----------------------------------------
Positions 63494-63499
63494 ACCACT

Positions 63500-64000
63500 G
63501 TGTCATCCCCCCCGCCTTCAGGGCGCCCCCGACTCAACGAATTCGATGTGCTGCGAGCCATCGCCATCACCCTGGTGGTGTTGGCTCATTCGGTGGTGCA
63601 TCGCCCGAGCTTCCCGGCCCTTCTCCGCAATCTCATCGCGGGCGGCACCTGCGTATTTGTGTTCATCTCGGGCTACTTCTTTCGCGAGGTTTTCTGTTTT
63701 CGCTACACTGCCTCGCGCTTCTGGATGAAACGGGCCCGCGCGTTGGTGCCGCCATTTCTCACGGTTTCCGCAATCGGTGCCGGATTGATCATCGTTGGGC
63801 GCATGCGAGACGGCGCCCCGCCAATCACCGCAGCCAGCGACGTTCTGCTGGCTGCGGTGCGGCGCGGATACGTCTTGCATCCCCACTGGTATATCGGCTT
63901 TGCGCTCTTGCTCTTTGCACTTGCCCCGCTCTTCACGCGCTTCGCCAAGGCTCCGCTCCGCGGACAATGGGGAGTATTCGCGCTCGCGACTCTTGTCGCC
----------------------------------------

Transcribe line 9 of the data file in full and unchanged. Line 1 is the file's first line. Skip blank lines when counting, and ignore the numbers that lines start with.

63901 TGCGCTCTTGCTCTTTGCACTTGCCCCGCTCTTCACGCGCTTCGCCAAGGCTCCGCTCCGCGGACAATGGGGAGTATTCGCGCTCGCGACTCTTGTCGCC